November 3, 2006
by Chris Maynard
This is the bullet, a 7.62mm armor-piercing slug, that went through the Kevlar helmet, and then the head of Marine Lance Corporal Colin Smith, 19, wounding him critically. The bloodied hand belongs to Petty Officer Third Class Dustin E. Kirby, 22, a Navy medic assigned to Smith’s platoon.
The sniper’s shot came in an outlying part of Karma, perhaps an ominous place name on this particular day, in Anbar Province, northwest of Baghdad. Lance Cpl. Smith was loaded onto a helicopter 12 minutes after the attack, and the patrol went back to work.
This photograph, by New York Times photographer Joao Silva, ran at the top of Thursday’s front page, more than half the width of the printed version, and an extended slide show accompanies the story on the nytimes.com website.
It personalizes the war in a very brutal way; all one can see is the bullet and the red hand in a shaft of sunlight inside the armored vehicle. But the slug itself is devoid of personality, just a nasty remnant of a far nastier argument far from the battlefield. This particular bullet seems to grow bigger every time we go back for another look.
It is an excruciating image to look at simply because there are none of the usual veils, none of the layers of distraction so often seen in newspapers today. It is simply a bullet that tore through the head of a young man who is not old enough to legally purchase a drink in America.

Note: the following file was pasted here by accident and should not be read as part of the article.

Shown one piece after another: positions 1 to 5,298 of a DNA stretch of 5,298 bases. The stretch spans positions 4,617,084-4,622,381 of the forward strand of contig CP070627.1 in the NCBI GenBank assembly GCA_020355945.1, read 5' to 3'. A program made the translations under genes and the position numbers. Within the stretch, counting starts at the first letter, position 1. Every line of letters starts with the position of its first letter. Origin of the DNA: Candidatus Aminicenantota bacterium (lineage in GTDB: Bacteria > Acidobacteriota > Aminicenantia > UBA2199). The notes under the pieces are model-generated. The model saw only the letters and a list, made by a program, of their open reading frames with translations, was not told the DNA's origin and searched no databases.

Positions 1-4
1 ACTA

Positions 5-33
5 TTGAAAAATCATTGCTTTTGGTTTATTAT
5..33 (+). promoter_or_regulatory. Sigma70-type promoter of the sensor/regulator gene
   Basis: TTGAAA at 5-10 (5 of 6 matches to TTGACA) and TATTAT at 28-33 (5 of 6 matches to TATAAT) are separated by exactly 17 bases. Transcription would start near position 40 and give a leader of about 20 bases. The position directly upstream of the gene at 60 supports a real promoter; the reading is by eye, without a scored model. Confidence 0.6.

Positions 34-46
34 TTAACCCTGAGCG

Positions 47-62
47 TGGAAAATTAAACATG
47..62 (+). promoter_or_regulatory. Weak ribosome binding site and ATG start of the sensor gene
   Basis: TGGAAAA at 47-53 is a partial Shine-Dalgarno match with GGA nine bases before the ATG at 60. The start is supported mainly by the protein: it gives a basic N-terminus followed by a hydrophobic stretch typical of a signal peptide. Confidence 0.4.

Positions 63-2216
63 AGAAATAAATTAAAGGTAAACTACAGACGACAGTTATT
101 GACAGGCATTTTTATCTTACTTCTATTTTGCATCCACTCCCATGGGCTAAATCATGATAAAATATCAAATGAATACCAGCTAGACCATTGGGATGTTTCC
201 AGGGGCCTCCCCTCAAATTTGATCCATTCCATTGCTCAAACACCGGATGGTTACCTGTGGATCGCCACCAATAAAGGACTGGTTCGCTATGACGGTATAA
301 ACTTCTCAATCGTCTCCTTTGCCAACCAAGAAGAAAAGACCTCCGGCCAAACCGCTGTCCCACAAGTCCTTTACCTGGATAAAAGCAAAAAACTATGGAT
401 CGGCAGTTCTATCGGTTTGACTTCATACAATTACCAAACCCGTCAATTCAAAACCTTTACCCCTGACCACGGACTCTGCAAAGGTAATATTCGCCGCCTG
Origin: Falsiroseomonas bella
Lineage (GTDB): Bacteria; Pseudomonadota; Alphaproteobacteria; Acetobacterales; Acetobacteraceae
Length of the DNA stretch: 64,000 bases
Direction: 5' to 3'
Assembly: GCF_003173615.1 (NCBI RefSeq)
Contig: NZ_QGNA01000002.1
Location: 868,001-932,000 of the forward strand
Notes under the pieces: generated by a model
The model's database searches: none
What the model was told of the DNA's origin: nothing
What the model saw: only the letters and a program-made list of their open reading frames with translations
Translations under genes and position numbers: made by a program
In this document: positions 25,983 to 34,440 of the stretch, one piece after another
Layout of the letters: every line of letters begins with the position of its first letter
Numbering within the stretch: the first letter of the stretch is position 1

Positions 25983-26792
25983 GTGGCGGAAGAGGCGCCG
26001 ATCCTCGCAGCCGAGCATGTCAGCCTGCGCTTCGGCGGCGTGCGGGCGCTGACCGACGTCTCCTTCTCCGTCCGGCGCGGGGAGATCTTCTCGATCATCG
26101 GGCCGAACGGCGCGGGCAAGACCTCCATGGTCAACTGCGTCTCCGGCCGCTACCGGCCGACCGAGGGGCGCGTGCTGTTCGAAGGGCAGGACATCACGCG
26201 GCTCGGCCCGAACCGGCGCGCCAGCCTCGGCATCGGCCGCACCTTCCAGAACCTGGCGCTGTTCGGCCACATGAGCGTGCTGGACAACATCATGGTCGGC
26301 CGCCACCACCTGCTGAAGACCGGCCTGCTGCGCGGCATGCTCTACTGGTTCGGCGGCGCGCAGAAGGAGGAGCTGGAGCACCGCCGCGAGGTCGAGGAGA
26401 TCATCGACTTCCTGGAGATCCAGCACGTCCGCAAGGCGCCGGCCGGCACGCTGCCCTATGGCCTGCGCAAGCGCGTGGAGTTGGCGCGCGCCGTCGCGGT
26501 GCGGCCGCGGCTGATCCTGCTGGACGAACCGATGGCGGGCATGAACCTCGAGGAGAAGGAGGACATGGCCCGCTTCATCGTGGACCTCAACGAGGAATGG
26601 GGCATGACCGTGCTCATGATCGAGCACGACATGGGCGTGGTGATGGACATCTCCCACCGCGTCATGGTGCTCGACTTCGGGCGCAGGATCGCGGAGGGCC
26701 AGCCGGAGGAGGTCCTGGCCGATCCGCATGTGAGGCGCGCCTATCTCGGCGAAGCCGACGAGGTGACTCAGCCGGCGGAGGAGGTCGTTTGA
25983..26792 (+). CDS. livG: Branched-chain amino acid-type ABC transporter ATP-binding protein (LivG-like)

Graphically, it conjures up the thousands of shots of purple-stained index fingers of Iraqi voters in January 2005. That image reached its nadir when wannabee members of Congress raised neatly inked fingers, all dipped to precisely the same depth, during President Bush’s State of the Union message in February of that year. It also brings up memories of high school kids painting their faces with the school colors on the day of the big game.
This is the first national election since that speech, and the game has changed drastically, losing all its rules.
Before the Times went to color in 1997, a senior editor worried how to deal with photographs of violence and its aftermath because “the Times is a breakfast newspaper.” Those days are passed. It’s taken some time, but the paper has certainly crossed that line in an admirable way. As much as the current administration might protest, images such as this show the stark depths in which the nation is mired, and remind us that the sugar-plum dreams of a flower-strewn march of liberation were always just a fantasy.
Note: A follow-up article in yesterday’s Times, which further profiles Colin Smith’s unit, the Second Battalion, Eighth Marines, graphically describes the growing threat to U.S. troops by Iraqi snipers. It also informs us that Lance Cpl. Smith fell into a coma and is now on life support.
(image 1: Joao Silva/The New York Times. November 2, 2006. Karma, Iraq. nyt.com. image 2: Paul Morse/White House. February 2, 2005. Washington. whitehouse.gov)